Part 4 of this series deals with how negativity shows up in the Space Between. For the last few weeks, I have talked about the Space Between and the importance of keeping any negativity out of it. I went on to say that the challenge is to make the unconscious conscious. Then, talk with your partner in a safe way, to rectify the situation. Here is a great example of how negativity can show up unconsciously in a relationship. This interaction actually took place in my office a few months ago but it is a good example of how negativity will show up in the Space Between. We dealt with it in the office; the key is to have the tools you need to deal with it constructively at home.
Negativity Shows Up in The Space Between: A Client Story
A woman brought up an issue with her partner. It was not about him, just an issue, but with a good deal of energy around it. He mirrored her back perfectly. But, when it came to his turn to talk because he knows how competent she is, he said something like: “That’s nothing, you can handle it, no problem!” Immediately, I saw her whole body language shift, so I asked her: “What just happened?” She said: “I felt dismissed”.
Now, because I know that the past often affects the present, I asked her: “Did you ever feel dismissed as a kid?” “All the time!” She was 3rd or 4th in a large family and from her subjective perception, she didn’t feel that what she had to say, as a kid, was really listened to or that she was heard. In other words, she felt dismissed. In the past when this happened in the relationship, which it had on different occasions, she would shut down; he would wonder what had just happened and then they wouldn’t talk for 2 or 3 days.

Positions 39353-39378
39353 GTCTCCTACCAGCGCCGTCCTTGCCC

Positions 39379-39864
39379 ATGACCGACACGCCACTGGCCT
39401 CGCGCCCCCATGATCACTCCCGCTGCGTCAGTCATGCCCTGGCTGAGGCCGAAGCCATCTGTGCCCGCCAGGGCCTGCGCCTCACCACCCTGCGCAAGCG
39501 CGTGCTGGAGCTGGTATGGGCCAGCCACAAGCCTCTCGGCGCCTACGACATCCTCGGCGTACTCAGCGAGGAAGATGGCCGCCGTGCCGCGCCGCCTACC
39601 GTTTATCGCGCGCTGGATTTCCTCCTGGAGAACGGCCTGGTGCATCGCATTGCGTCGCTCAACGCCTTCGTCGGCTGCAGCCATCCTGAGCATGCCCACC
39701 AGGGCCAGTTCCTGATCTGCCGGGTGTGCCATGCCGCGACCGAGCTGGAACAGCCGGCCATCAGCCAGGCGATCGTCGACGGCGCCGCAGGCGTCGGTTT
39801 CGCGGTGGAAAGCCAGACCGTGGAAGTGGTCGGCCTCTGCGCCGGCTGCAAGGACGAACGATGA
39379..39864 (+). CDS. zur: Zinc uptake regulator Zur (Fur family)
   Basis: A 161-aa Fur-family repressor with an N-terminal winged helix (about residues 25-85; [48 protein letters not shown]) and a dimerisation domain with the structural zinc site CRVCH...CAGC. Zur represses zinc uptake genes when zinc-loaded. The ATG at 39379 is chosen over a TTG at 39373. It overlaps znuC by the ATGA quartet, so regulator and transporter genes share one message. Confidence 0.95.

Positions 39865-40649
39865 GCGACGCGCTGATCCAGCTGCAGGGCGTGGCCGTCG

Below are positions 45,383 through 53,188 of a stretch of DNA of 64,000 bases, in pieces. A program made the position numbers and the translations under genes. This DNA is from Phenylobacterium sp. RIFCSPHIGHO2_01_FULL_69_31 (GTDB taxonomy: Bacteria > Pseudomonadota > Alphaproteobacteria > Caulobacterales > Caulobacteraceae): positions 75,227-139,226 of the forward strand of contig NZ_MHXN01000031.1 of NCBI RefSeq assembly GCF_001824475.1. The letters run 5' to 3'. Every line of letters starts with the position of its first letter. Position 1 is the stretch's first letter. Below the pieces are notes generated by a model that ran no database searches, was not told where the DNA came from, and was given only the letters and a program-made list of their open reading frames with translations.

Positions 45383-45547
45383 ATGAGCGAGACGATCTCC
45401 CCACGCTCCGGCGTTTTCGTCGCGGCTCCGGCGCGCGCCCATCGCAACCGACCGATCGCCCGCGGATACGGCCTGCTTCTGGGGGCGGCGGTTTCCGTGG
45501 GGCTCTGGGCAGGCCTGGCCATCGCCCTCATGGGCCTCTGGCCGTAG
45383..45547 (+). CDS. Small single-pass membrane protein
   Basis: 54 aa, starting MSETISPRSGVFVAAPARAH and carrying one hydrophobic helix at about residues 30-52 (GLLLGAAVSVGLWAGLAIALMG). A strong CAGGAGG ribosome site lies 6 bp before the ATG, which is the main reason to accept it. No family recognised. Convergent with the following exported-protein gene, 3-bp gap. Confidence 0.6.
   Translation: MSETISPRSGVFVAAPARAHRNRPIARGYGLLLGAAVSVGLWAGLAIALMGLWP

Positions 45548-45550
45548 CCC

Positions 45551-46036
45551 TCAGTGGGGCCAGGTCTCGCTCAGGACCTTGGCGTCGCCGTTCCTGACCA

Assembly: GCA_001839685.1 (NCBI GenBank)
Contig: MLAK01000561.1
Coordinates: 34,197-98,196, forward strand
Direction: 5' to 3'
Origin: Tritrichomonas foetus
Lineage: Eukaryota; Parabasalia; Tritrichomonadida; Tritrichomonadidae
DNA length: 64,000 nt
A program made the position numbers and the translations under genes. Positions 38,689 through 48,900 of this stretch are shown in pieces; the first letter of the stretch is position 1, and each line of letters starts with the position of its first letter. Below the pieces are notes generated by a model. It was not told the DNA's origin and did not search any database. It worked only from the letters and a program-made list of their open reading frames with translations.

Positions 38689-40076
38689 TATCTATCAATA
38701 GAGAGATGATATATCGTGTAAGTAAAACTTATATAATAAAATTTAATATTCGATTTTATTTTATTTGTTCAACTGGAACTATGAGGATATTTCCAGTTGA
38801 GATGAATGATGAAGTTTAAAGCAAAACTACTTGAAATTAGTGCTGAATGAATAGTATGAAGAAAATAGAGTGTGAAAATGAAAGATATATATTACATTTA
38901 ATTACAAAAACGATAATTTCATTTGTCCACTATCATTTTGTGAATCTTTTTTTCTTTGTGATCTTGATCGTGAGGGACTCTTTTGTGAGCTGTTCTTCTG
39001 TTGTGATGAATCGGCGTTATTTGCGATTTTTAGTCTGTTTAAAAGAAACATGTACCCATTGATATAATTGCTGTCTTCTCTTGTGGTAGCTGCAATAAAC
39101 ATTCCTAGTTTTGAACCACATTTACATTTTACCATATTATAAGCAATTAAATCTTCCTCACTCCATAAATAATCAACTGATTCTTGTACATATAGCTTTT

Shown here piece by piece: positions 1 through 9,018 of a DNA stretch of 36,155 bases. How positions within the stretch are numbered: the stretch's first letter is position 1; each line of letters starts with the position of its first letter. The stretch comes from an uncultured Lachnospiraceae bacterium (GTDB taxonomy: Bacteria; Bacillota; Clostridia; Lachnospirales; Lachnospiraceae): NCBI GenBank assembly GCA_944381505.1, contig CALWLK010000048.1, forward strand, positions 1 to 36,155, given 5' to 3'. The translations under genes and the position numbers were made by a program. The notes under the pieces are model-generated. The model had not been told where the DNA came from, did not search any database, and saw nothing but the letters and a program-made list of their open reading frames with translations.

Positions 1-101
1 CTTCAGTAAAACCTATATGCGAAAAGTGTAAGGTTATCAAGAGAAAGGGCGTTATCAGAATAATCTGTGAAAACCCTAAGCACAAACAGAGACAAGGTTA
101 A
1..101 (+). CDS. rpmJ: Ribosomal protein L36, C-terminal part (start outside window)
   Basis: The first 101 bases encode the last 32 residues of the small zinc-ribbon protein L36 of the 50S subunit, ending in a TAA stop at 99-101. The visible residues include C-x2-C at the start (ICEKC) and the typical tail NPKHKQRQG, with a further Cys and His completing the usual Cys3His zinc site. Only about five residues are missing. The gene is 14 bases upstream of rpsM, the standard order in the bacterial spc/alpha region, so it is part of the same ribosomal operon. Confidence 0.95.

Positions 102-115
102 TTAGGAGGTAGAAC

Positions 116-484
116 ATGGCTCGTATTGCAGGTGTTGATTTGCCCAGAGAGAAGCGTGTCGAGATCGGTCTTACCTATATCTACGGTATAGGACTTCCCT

Flagging it at Home
Now, as I said, this happened in the office, but this is the kind of interaction that can happen in the Space Between at home. If it stays unconscious, which it had for 15 years for them, it proved problematic. I flagged it in the office, but at home, that would be an instance where she would have to use a code word or action to let her partner know that what he just said hadn’t worked. Then they would have to talk about it, as we did in the office, using the Safe Conversation process.
It was not his intention at all, to dismiss her. He thought he was being supportive. But it came across as negative to her, BECAUSE OF HER CHILDHOOD. (The past can affect the present). Once he understood that, he could validate what was going on for her. And she, on her part, could validate that it was not his intention to dismiss her. Then, using the Safe Conversation process, they put their heads together and came up with some helpful ideas so that the same thing wouldn’t occur in the future.
For me, it is a great example of how negativity shows up in the Space Between unconsciously. At home, she would have to flag his comments using a code word they had already agreed on beforehand, and then, the two of them, use the Safe Conversation process to figure out how to avoid that particular pitfall in the future.
A quick review
- In a conscious relationship, commit to no negativity in the Space Between.
- Because it is often unconscious, couples need to decide on a code word or action that flags something as negative, without getting either partner’s back up even more.
- Use the Safe Conversation process to settle the issue in a way that works for both partners.
Next week is Valentine’s Day and I’ll share 5 books that could prove helpful in understanding yourself and your intimate relationship better. Check my wife’s website Journey to Inner Wisdom for the links to her podcast and YouTube video of us discussing the five books.